SAUDI ARABIA – A Saudi teenager claiming to be fleeing her abusive family has barricaded herself in a hotel room in Bangkok’s main airport after Thai immigration officials attempted to deport her back to the Middle East.
The 18-year-old identified herself as Rahaf Mohammed Mutlaq Al-Qunun on an unverified Twitter account. She posted photographs of herself and her passport, and said she was seeking refugee status from “any country that would protect me from getting harmed or killed due to leaving my religion and torture from my family.”
Al-Qunun said that on landing at Suvarnabhumi Airport, Thailand, she had her passport confiscated and had been “held” by Saudi embassy officials.
Speaking to CNN, Al-Qunun said she had originally intended to fly on to Australia but decided to try and enter Thailand instead. However, she said that when she approached a visa on arrival counter in the airport — Saudi citizens can apply for a temporary visa provided they have a “confirmed return ticket within 15 days” — but saw a group of Saudi diplomats waiting for her.
Al-Qunun said the Saudis tried to make her sign a piece of paper, when she was refused and appealed to Thai immigration officials, she was escorted to a transit hotel.
“I cannot flee the airport, I’ve tried but couldn’t. There’s a security guard watching me,” she said in a video posted to Twitter.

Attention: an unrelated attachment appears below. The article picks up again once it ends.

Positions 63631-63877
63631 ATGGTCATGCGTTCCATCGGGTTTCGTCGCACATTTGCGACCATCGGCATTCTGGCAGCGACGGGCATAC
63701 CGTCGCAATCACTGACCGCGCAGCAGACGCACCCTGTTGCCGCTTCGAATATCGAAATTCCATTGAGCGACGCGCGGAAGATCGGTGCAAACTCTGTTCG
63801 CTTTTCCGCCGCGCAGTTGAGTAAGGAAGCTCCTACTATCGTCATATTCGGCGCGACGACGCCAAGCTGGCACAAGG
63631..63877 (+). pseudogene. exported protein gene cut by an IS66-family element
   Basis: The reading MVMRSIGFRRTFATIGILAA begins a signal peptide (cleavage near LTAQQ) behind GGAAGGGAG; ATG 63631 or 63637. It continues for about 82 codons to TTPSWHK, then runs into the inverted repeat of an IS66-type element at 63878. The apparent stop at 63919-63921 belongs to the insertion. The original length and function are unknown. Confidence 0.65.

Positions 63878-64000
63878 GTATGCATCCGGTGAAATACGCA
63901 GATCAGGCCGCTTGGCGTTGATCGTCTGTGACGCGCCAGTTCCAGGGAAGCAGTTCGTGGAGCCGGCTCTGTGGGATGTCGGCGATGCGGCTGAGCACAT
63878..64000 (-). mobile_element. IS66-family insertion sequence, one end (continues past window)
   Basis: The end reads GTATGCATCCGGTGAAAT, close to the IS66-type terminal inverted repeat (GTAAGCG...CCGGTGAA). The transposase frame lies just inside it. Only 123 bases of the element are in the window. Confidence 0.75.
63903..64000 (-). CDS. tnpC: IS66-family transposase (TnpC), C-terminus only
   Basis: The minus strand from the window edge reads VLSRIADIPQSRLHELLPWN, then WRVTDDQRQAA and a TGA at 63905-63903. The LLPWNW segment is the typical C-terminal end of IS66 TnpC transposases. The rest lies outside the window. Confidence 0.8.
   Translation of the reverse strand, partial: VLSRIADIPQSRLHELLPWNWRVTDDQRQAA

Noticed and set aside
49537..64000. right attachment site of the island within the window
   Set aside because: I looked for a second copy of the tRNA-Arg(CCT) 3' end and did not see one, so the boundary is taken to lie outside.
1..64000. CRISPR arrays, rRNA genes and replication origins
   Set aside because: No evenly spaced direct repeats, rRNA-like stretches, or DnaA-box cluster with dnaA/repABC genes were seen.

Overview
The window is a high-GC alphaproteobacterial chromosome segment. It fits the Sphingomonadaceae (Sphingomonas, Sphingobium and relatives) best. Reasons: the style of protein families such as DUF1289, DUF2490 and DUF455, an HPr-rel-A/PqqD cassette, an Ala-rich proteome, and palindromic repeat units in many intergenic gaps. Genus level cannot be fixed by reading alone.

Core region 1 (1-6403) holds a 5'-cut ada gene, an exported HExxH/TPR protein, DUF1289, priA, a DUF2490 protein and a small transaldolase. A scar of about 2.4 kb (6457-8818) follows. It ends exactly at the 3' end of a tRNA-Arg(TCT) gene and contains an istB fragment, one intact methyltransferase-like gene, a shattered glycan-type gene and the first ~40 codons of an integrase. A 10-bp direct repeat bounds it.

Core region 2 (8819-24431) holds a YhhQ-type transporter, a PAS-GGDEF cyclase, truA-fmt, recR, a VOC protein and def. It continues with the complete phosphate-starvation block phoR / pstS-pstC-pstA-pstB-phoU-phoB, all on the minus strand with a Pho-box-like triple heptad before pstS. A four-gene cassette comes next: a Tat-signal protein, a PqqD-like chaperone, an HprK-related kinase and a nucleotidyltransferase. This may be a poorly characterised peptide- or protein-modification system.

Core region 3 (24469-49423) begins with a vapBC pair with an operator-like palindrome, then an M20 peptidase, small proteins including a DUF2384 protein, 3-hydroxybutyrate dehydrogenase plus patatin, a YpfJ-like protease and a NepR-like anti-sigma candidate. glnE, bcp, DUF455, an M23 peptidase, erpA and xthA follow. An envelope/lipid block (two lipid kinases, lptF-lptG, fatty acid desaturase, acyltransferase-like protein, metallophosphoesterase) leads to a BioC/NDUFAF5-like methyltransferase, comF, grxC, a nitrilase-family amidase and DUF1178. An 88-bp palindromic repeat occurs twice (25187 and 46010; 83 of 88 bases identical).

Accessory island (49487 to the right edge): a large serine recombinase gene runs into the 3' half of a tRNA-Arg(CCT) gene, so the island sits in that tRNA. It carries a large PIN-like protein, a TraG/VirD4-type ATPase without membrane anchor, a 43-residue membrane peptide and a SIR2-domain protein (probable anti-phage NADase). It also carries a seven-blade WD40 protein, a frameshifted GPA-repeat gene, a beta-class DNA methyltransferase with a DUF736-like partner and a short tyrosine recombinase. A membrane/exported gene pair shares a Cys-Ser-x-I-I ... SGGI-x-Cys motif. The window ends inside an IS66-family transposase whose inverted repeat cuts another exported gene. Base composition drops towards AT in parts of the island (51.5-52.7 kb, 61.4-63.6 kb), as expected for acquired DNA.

In another video, she said she would not leave her hotel room inside the airport — photos showed she had barricaded the door. “I want asylum,” al-Qunun added.
Thailand’s Immigration Bureau had earlier said Al-Qunun was due to leave for Kuwait — where her family lives — on a flight at 11:15 a.m. local time Monday (11:15 p.m. ET Sunday). However, Surachet Hakpal, chief of the Immigration Bureau, later confirmed to CNN that the teenager did not board the flight as planned. The next flight to Kuwait is scheduled to depart from Bangkok at 11:50 p.m. local time Monday (11:50 a.m. ET).
In a statement, Human Rights Watch urged Thai authorities to “immediately halt the planned deportation” of al-Qunun and “allow her unrestricted access to make a refugee claim with the Bangkok office of the United Nations refugee agency.”
“Saudi women fleeing their families can face severe violence from relatives, deprivation of liberty, and other serious harm if returned against their will,” said Michael Page, deputy Middle East director at Human Rights Watch. “Thai authorities should immediately halt any deportation, and either allow her to continue her travel to Australia or permit her to remain in Thailand to seek protection as a refugee.”
Hakpal, the immigration official, told CNN that al-Qunun had been refused entry into the country because she did not present “any necessary document”. But he denied the Saudi teenager was being detained by Thai authorities.
“In order to enter our country, she must comply with our regulations … This is their (Saudi Arabia’s) internal affairs. We are simply performing our duties” he said. Hakpal also said al-Qunun was trying to escape from an arranged marriage.
Phil Robertson, HRW’s deputy director for Asia, based in Bangkok, said no country should interfere with an 18-year-old’s right to travel where she wished. Robertson told CNN that al-Qunun “fears for her life if she is returned to Saudi Arabia and her family, who have physically and psychologically abused her for daring to assert her independence.”
In a statement, the Saudi Ministry of Foreign Affairs said al-Qunun “does not have a return reservation or a tourist program, which requires deportation by the Thai authorities.”
The Ministry added that Saudi consular officials were in “constant contact with her family” and she would be “deported to the State of Kuwait where her family live.”
It denied allegations that her passport had been seized.